House Dems call for FTC inquiry into ‘Obama phone’ website

Rep. John Shimkus (R-Ill.) mentioned the website during a House hearing earlier in the day that examined the Lifeline program, which is managed by the Federal Communications Commission (FCC).

“There’s It answers a lot of these questions, accurately, on who’s qualified [for the program],” Shimkus said. “That’s how you pull it up. You’ve got the ‘Obama phone’ rap out there. You can just Google it and that leads to this frustration and anger about people getting free phones, and they’re receiving this based on rate payers.”

Republicans have criticized the Lifeline program as wasteful government spending. Critics often refer to it as the “Obama phone” program.

In their letter to the FTC, Eshoo and Lujan question the legitimacy of the website.

“Regrettably, even some members of Congress seem to be confused by the misleading information being spread about the Lifeline program. At today’s hearing, one member claimed that consumers can visit the website for ‘accurate’ information on the program,” the two write.

During the hearing, Lujan noted it says in fine print on the website that it’s in “‘no way affiliated with the United States government, the United States President, any of the departments within the federal government, or any of the state or local jurisdictions located within the United States,'” the letter reads.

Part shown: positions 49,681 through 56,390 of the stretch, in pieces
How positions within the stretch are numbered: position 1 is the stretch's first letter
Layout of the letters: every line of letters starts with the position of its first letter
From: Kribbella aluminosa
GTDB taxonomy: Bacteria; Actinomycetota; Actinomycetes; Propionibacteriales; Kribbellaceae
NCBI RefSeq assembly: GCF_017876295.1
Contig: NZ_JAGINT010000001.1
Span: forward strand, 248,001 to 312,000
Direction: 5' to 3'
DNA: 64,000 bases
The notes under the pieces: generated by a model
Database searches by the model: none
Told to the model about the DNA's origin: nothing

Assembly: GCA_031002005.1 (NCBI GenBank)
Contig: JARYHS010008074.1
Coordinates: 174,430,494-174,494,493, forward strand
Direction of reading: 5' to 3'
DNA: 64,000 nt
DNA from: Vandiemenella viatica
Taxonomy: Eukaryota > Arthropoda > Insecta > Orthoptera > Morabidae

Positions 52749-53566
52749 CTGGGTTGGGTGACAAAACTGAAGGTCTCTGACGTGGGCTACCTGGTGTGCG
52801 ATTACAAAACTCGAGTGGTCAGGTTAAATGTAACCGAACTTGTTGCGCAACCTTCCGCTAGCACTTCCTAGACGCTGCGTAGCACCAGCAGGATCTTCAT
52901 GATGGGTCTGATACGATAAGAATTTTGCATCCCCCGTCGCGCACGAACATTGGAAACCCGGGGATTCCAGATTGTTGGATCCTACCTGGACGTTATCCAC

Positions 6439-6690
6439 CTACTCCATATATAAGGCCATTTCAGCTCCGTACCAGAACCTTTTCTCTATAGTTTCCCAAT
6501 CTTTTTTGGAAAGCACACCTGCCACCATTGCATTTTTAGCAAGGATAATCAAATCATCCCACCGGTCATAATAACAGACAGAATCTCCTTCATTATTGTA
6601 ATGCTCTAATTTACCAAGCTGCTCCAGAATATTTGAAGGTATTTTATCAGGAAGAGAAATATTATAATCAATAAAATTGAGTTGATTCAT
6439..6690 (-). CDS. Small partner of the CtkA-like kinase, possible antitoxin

The two Democrats say false information has spread about the Lifeline program, which was first enacted by Congress under the Reagan administration.

“Some press reports have inaccurately claimed that the Obama administration is giving away ‘free government cell phones’ with taxpayer dollars. These claims are patently false,” Eshoo and Lujan write. “Lifeline is not paid for out of the U.S. Treasury and while some carriers in the program have made a business decision to provide free devices to Lifeline customers, the program does not fund free iPhones, iPads or any other wireless device.”

The FCC expanded the program to cover cellphone service in 2005.

Funding for the program comes via fees that telephone companies pass on to consumers on their monthly bills.

The program pays for phone service, though not the phone handsets themselves. But many companies that receive funding through the program offer free and low-cost phones to their subscribers.

This week, Rep. Doris Matsui (D-Calif.) re-introduced a bill that proposes to expand the Lifeline program to broadband Internet.

Shimkus’ office issued a statement late Thursday that said the website was taken down shortly after he mentioned it during the hearing.

A visit to shows the website still loads, but the Web address changes to

“While the intent of the Lifeline program has some merit providing a vital connection for the elderly or poor, it has grown into free cell phones for way too many people,” Shimkus said in a statement. “I am pleased that the FCC has taken some steps to reign the program in, but they still do not even have a budget for the Lifeline program.” 

Brendan Sasso contributed to this report.

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